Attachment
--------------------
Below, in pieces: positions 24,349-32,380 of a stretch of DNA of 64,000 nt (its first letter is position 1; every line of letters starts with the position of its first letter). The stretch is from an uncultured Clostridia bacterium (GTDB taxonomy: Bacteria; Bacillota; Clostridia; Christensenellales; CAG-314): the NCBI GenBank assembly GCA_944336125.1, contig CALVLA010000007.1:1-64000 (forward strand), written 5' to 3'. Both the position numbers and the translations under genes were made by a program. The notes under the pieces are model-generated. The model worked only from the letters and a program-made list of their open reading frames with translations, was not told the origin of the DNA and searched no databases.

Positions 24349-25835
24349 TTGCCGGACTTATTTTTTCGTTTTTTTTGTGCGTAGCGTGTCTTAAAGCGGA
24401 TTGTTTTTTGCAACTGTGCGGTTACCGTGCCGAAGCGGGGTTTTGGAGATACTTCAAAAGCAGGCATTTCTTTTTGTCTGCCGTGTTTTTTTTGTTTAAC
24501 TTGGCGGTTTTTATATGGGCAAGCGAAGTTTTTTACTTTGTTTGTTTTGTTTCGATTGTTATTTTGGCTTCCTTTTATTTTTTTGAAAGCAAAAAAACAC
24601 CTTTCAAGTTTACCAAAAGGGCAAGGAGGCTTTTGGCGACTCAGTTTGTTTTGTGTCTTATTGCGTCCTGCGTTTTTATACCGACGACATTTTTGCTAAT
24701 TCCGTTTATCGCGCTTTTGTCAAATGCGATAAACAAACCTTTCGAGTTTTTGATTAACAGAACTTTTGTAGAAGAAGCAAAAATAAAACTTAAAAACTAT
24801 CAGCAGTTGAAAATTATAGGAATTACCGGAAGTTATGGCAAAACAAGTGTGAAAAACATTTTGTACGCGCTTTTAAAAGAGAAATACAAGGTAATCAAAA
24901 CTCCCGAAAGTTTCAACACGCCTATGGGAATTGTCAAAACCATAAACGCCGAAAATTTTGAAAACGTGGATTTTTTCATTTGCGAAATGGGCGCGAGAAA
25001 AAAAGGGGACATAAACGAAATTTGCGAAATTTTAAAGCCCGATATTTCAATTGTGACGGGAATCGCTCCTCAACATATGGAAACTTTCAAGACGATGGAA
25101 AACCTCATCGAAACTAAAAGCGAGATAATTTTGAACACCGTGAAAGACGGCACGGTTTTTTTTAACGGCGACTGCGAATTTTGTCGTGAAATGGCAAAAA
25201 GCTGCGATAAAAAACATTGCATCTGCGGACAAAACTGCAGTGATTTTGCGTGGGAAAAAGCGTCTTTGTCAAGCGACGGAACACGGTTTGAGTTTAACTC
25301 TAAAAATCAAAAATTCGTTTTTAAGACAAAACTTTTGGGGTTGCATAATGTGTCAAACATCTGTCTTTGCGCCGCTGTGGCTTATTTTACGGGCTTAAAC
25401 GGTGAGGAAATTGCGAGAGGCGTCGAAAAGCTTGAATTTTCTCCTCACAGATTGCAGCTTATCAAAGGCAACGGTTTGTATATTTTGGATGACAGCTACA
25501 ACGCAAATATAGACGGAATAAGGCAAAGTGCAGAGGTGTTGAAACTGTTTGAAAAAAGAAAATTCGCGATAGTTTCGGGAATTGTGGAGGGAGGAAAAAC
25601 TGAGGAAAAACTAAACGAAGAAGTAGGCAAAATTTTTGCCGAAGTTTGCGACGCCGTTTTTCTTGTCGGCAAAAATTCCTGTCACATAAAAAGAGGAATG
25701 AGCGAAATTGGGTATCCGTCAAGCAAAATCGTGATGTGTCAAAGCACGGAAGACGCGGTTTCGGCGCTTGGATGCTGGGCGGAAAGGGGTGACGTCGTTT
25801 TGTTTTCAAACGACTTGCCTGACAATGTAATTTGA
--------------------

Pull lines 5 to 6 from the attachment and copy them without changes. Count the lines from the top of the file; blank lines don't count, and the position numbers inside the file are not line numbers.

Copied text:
24501 TTGGCGGTTTTTATATGGGCAAGCGAAGTTTTTTACTTTGTTTGTTTTGTTTCGATTGTTATTTTGGCTTCCTTTTATTTTTTTGAAAGCAAAAAAACAC
24601 CTTTCAAGTTTACCAAAAGGGCAAGGAGGCTTTTGGCGACTCAGTTTGTTTTGTGTCTTATTGCGTCCTGCGTTTTTATACCGACGACATTTTTGCTAAT